Rapid Access to Addictions Medicine Clinics Open in Brandon and Thompson

Photo: Google Maps

BRANDON—Two more Rapid Access to Addictions Medicine (RAAM) clinics have opened in Brandon and Thompson, offering front-line help for Manitobans in different regions of the province suffering from addictions, Justice Minister Cliff Cullen announced here today.

“RAAM clinics provide assessment, counselling, the prescribing of appropriate medication, and connections for patients to community treatment programs and primary care physicians,” said Cullen.  “The clinics are key elements in the provincial effort to help Manitobans seeking treatment for addictions or substance-related concerns including opioids, methamphetamine and alcohol.”

“We’ve already seen RAAM clinics in Winnipeg assess and connect a number of patients with addictions services in the short time they have been open,” said Greg Nesbitt, legislative assistant to the minister of health, seniors and active living.  “Opening these new locations in Brandon and Thompson will expand our abilities to get help in a timely manner for those seeking it.”

The 7th Street Access Centre will house the Brandon RAAM clinic, while the Thompson clinic will be located at the Addiction Foundation of Manitoba’s Eaglewood site.  The clinics are designed to help patients more easily navigate the health system, moving them between addiction medicine specialists, primary care providers and community supports.  The clinics are typically staffed by an addictions physician and a combination of clinicians, counsellors and outreach workers.

“RAAM clinics work closely with hospitals, emergency departments, crisis services and primary care centres to quickly assess patients, then provide the appropriate services and treatment,” said Ben Fry, executive director for the Addictions Foundation of Manitoba (AFM).  “By reducing long waits and lineups, these clinics will have a positive effect for Manitobans seeking help for their addiction issues, such as opioids and methamphetamine.”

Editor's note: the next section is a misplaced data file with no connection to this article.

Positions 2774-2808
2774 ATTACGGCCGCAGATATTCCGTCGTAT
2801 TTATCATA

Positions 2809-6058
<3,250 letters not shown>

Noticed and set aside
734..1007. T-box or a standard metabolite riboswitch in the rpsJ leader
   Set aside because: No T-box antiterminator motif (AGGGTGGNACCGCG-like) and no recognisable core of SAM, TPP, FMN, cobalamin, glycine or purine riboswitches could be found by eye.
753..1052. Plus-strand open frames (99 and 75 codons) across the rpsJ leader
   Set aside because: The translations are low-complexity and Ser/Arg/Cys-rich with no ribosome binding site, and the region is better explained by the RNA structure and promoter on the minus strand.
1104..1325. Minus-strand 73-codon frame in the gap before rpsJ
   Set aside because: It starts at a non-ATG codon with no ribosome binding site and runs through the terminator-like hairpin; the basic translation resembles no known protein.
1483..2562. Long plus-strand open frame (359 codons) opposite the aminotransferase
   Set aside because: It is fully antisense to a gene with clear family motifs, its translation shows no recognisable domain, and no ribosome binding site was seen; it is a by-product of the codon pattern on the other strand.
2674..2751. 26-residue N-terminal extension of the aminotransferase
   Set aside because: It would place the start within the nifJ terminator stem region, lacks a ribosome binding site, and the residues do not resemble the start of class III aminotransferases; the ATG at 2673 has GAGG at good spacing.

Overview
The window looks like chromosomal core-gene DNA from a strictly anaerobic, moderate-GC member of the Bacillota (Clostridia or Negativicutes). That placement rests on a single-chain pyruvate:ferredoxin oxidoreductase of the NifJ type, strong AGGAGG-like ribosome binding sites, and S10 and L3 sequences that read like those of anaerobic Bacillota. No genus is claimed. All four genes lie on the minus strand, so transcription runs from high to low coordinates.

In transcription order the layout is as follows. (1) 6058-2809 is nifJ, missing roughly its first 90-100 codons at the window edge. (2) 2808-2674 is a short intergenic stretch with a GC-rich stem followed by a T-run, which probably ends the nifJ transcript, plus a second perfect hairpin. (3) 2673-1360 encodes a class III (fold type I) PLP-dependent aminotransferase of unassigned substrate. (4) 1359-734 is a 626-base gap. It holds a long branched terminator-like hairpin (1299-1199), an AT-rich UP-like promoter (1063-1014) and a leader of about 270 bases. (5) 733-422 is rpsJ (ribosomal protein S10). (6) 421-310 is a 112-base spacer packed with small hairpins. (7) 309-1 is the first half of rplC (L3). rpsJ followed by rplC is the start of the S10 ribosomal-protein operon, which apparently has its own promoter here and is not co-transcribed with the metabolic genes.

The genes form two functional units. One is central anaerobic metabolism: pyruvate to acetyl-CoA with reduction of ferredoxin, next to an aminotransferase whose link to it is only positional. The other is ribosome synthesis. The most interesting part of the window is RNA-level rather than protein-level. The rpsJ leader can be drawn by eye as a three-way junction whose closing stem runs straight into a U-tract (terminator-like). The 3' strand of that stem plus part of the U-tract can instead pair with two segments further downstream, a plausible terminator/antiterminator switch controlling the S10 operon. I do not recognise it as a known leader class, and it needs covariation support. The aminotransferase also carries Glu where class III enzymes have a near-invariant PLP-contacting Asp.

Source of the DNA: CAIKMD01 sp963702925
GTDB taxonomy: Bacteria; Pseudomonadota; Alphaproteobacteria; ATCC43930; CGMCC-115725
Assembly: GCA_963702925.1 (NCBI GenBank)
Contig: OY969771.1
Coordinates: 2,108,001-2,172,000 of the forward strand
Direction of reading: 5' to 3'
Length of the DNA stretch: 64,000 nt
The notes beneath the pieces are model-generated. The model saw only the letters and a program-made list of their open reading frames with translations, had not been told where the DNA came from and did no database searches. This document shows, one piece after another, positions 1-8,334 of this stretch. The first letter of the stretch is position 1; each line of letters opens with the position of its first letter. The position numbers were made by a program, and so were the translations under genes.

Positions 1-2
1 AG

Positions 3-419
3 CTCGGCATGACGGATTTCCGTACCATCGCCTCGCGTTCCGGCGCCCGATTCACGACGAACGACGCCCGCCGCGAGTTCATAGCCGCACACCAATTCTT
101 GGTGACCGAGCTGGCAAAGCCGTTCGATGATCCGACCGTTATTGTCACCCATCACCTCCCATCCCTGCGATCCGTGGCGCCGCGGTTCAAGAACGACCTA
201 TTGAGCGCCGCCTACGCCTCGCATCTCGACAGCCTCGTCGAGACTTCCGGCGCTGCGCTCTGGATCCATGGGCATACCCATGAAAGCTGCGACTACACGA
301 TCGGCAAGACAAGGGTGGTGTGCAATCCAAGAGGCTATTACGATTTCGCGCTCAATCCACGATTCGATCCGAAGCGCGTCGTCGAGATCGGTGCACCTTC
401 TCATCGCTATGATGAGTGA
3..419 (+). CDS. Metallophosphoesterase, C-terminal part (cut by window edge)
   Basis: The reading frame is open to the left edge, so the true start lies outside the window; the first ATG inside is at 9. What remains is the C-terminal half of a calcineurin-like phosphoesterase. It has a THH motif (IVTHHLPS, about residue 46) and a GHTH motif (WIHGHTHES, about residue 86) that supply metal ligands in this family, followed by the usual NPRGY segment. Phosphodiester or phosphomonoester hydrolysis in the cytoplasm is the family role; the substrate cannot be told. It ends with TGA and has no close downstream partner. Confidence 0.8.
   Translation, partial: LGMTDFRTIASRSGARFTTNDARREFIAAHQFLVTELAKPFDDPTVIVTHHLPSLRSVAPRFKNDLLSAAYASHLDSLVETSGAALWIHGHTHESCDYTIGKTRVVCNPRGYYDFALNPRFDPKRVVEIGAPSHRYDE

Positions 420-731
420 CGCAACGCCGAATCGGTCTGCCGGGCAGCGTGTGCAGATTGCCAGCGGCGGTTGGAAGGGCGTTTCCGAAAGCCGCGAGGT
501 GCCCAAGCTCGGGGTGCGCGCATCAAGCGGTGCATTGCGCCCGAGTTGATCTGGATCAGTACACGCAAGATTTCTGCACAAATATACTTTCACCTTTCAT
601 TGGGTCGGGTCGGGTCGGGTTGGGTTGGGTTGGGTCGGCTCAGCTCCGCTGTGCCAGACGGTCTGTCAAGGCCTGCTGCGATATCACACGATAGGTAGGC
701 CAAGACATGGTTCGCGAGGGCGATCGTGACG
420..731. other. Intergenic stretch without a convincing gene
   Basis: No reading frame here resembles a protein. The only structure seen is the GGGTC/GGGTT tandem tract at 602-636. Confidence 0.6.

In addition to working with patients, RAAM clinical teams provide support to primary care providers including the mentoring, reassessment and referral of patients.  Clinical teams will collaborate with regulatory bodies to ensure appropriate education, tools and ongoing support are provided to health-care professionals.

“Prairie Mountain Health and AFM have been actively engaging stakeholders in a collaborative approach toward enhancing access to addictions and substance-related support and treatment services within our health region,” said Penny Gilson, CEO of Prairie Mountain Health.  “This collaboration and the many harm reduction strategies will help to achieve better integration of addiction care across the continuum – from hospital to primary care to longer-term treatment.”

Manitoba Health, Seniors and Active Living provided $1.237 million for the creation of the clinics.  The clinics were highlighted as a successful model during extensive public and stakeholder consultations through the development of the Virgo report.  Released in May, the report outlined a mental health and addictions strategy for Manitoba.  A plan for implementing other recommendations outlined in the report will be announced later this fall, the minister said.

Two RAAM clinics opened in Winnipeg in the past two months.  A RAAM clinic is slated to open in Selkirk later this year.